Administrators said they see the plan as another way to protect Yale’s financial aid program from the endowment’s 24.6 percent decline and the budget cuts that have followed. Since the extra prize money is still funding prizewinners’ financial aid packages, Lorimer said, donors’ prizes are still supporting the excellence of Yale students.
But regardless of whether a prizewinner receives financial aid, prize money provides students with a way to fund activities that normal financial aid or even fellowships would not, past prizewinners argued.
Jacks won the Albert Stanburrough Cook Prize for poetry in his junior year, which helped him defray the cost of taking an unpaid internship at a New York publishing house the summer afterward. Neither his financial aid package, which he was not eligible for until his senior year, nor Yale’s fellowships, which usually carry specific requirements, would have helped, he said.
After Jacks graduated, his Gordon Barber Memorial Prize for poetry and the Elmore A. Willets Prize for Fiction, both worth well over $1,000, paid for several post-graduation activities, including traveling to Norfolk, Conn., to be a resident poet at the Norfolk New Music Workshop.
Similarly, five other prizewinners interviewed said their prizes had allowed them to take unpaid internships over the summer, go to graduate school for less or pay for summer classes.
Still, Jacks and the other prizewinners said they recognized that $1,000 was still a generous sum.
“I’m not about to look this gift horse in the mouth,” Jacks said.
The chair of the English department’s prizes committee, Leslie Brisman, said he believed cutting funds from upperclassman prizes would violate donors’ intentions. Prizes such as the Willets, which generated income of $20,750 last spring, or the $10,200 Sholom and Marcia Herson Scholarship for seniors intending to do graduate work in English could be vital for seniors choosing to pursue careers in writing or academia, he said.
But Salovey said the cap was designed to distribute Yale’s generosity more fairly.
“If you have $10,000, wouldn’t you rather give 10 students $1,000 than one student $10,000?” he said. “There are many deserving students at Yale.”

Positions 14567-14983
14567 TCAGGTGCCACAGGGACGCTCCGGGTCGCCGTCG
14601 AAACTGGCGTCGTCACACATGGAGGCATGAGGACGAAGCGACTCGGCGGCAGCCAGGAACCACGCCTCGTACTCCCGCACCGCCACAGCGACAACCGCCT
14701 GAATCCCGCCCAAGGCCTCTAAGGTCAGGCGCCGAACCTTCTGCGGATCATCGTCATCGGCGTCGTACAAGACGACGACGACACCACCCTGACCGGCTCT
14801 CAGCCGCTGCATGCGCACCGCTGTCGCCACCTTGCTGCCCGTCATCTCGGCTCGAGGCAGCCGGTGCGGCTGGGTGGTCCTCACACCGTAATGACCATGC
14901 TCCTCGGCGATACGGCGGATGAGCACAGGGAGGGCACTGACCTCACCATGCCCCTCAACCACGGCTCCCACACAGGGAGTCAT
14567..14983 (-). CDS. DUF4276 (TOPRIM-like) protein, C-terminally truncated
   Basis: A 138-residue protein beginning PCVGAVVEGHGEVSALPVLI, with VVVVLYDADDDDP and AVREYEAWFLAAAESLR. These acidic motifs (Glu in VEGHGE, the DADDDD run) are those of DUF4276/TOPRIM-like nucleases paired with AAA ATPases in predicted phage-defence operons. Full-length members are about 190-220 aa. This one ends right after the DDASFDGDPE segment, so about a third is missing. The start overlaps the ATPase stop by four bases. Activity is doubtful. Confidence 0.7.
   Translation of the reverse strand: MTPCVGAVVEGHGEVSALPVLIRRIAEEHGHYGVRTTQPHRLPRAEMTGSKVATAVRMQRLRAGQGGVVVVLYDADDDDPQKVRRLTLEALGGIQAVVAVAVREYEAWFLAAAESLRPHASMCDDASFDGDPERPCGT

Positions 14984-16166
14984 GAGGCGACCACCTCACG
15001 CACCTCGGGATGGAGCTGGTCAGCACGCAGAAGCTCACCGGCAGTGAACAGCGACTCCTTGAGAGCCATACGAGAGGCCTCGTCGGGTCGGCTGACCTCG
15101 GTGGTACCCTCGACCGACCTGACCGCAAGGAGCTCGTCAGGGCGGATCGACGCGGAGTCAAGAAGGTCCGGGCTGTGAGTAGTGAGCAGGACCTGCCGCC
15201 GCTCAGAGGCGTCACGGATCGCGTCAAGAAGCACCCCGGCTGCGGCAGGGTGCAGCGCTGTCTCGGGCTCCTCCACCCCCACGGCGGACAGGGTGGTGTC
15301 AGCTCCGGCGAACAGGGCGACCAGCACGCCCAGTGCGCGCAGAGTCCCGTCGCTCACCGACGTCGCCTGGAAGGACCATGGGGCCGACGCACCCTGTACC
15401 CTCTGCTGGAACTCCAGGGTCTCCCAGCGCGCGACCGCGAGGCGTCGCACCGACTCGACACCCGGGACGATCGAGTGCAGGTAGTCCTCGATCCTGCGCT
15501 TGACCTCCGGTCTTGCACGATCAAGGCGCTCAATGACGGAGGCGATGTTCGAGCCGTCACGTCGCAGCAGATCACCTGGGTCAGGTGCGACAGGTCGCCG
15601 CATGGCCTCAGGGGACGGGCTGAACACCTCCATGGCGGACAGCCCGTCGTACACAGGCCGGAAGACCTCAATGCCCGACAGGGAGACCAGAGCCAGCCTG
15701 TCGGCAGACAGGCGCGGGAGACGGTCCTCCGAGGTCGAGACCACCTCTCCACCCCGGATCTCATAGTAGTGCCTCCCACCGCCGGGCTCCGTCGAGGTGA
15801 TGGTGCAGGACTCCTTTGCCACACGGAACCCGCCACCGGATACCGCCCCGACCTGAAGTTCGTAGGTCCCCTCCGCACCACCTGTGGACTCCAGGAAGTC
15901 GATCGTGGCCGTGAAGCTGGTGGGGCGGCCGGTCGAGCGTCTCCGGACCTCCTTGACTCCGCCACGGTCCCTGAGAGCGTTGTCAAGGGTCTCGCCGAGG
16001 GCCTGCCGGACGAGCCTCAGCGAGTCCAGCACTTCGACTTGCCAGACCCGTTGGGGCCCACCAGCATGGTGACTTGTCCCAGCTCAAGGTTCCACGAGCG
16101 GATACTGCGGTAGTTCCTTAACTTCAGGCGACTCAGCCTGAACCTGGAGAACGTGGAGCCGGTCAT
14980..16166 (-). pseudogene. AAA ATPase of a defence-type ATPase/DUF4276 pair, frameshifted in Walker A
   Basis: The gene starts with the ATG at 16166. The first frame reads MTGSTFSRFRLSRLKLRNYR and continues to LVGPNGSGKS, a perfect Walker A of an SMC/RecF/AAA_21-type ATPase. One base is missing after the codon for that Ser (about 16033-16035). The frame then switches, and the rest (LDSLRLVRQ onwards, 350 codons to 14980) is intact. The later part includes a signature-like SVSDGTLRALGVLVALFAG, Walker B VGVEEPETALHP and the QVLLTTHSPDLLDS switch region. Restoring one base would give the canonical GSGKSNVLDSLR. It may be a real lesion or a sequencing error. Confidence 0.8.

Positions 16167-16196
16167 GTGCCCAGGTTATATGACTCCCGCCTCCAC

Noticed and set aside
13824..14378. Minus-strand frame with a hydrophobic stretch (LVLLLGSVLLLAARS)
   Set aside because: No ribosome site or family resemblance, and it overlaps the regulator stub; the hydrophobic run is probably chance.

While the Provost’s Office is handling most of the prizes, Yale College Dean Mary Miller is in charge of setting the amounts given out for the so-called “high stand” prizes, which are awarded on Class Day to graduating seniors for excellence in academics, the arts or leadership. The Louis Sudler Prize, for instance, is awarded to seniors in the performing or creative arts. These awards will be decreased but kept above $1,000.
Miller said these prestigious prizes are not meant to support their winners’ future careers.
“High stand prizes are an honor,” she said. “They are not in any way a down payment on the future.”
Salovey, Miller, Lorimer and other proponents of the policy are simply working within the framework established in the 1950s, when elite colleges began to favor need-based aid over merit scholarships, said Skidmore College economics professor Sandy Baum, who serves as a financial aid policy analyst for the College Board.
That may be, but Yale should protect its financial aid without denying students prize money, said Andrew Williamson ’09, a Herson prizewinner last year.
“Need-based aid should always take precedence over merit-based aid as a general rule,” Williamson said in an e-mail, “but if the financial aid budget has a shortfall, the administration could at least begin by recovering money from those who have more, such as the highly-paid administrators in the University’s corporate superstructure, rather than from those who have less, such as graduating, 22-year-old English majors.”
The new policy applies to prizes in the Graduate School and professional schools as well as Yale College, though Lorimer said the cap for Graduate School prizes may be higher than $1,000.
Nora Caplan-Bricker contributed reporting.